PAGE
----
Recipe Review

I Tried 4 Popular Caesar Salad Recipes and the Winner Checked Every Box

published Dec 17, 2021
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Credit: Photo: Joe Lingeman; Food Styling: Jesse Szewczyk; Headshots: Getty Images/ Bachrach, Getty Images/Bachrach

When I think of Caesar salad, I’m transported back to my San Diego childhood. During the holiday season, my family and I would dress up and drive to the Hotel del Coronado to have dinner in the Crown Room. The halls were decked with glittering lights and holiday decorations. The Christmas trees would tower into the second floor, intricately decorated for the festive season. I would gaze upon it in wonder as we were ushered into the dining room.

I don’t recall much about anything I ate there — except for the Caesar salad. A cart with a large bowl on top would roll up to our table, and our server would deftly prepare the salad table-side, cracking the coddled egg for the dressing and asking us if anchovies were OK (we always said yes). It was a beautiful beginning to our fancy and festive night out.

As they prepped the salad, the servers always shared historical information, including the fact that the Caesar salad was created by a former Hotel del Coronado employee. I believed this up until recently, when I read that the queen herself, Julia Child, waxed poetic about the original Caesar salad made by Caesar Cardini in Tijuana, Mexico — less than an hour from Coronado. How could this be? I was so sure the salad had been invented in San Diego.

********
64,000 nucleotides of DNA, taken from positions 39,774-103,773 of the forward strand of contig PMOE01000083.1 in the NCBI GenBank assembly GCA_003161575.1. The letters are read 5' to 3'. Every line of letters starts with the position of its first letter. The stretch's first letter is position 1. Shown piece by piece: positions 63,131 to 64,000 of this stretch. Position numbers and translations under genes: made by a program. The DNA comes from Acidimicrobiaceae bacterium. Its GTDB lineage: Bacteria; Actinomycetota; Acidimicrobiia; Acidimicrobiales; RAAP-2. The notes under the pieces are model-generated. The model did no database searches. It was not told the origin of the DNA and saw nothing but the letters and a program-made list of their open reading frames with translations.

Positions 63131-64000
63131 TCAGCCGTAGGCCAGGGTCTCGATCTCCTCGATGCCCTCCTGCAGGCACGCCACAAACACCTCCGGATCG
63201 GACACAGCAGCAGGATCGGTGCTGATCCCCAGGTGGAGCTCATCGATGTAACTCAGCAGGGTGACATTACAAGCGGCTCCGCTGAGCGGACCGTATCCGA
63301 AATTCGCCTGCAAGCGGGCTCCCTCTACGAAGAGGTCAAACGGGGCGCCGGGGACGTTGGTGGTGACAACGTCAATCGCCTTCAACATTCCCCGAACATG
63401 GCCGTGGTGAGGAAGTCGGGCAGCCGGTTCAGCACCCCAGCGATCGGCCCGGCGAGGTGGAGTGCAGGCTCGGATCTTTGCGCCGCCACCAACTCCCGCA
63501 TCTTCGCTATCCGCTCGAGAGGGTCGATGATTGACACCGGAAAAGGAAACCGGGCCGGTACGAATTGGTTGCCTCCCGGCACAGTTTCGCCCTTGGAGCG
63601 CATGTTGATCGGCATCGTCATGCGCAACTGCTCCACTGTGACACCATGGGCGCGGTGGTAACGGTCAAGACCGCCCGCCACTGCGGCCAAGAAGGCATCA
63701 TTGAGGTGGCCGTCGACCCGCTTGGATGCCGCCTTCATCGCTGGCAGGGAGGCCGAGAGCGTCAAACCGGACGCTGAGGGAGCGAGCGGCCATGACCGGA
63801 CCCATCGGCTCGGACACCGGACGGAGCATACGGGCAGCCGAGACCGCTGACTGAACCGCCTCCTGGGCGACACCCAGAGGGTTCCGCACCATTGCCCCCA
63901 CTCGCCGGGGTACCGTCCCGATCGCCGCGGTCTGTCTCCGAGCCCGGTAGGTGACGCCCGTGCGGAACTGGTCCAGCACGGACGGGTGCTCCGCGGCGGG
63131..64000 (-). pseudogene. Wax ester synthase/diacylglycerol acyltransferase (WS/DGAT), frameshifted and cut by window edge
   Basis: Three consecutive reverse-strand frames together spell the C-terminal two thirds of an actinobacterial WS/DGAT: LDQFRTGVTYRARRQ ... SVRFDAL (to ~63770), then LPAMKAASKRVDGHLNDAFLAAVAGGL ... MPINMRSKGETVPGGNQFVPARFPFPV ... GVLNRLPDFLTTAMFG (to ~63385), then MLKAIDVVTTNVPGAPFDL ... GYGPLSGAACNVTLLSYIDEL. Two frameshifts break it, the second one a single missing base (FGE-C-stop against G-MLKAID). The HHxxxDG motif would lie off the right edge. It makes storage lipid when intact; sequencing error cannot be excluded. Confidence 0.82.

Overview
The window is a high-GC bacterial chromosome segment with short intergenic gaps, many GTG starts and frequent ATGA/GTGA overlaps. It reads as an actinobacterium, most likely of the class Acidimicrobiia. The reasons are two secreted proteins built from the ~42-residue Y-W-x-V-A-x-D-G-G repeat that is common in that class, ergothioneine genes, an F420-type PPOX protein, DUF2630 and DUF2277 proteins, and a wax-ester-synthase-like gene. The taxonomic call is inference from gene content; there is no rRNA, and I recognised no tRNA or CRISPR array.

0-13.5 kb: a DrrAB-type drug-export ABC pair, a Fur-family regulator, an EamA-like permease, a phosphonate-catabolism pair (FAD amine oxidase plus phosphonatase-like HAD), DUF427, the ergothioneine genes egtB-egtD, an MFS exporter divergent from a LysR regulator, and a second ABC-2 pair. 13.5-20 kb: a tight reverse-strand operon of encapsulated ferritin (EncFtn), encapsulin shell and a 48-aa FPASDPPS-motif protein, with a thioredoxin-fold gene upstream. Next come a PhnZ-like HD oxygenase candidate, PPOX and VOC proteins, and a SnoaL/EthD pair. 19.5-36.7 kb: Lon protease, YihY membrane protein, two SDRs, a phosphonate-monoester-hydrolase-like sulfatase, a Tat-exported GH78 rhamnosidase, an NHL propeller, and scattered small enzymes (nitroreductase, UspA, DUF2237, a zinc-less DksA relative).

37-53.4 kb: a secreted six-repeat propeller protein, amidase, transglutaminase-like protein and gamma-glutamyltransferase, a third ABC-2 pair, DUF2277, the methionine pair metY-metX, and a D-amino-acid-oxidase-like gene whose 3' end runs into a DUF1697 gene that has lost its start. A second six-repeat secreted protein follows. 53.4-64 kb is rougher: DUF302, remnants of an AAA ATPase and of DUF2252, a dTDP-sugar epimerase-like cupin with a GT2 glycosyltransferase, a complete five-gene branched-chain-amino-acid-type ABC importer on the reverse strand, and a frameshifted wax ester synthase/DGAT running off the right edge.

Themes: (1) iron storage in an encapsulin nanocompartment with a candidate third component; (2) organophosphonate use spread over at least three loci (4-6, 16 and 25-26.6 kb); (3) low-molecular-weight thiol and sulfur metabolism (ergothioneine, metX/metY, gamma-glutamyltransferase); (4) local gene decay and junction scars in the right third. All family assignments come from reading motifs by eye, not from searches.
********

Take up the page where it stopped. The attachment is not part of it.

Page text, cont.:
The History of the Caesar Salad

So I did some research. I quickly learned I’m not the first person to acknowledge the salad’s murky origin story. While most articles and stories credit Caesar Cardini or Cardini’s restaurant in Tijuana with the first Caesar, there was also some information that supported the story I was told.

Enter: Livio Santini. To his dying day, he claimed to be the inventor of Caesar salad. During Prohibition, when alcohol was banned in U.S. restaurants, tourists and workers fled to Tijuana to skirt the rules and make some money. During this time, Santini also moved to Tijuana, emigrating from Italy in 1924. He soon began working at Cardini’s, claiming he created the first version of Caesar salad during his time there and crediting his mother’s recipe for a “hard times salad.” According to Gina Petrone, the heritage manager for Hotel del Coronado, Livio and several of Cardini’s former employees — some of whom worked directly with Caesar’s brother, Alex — would end up employed at the Hotel del Coronado in the ’70s, long after Prohibition, bringing the famous salad to the iconic institution.

Did Caesar Cardini really create this legendary salad? Or did Livio invent the salad and inspire Caesar Cardini? We may never know the truth. But having a little bit of mystery only makes this celebrated salad even more intriguing — and inspired my search to find the very best version.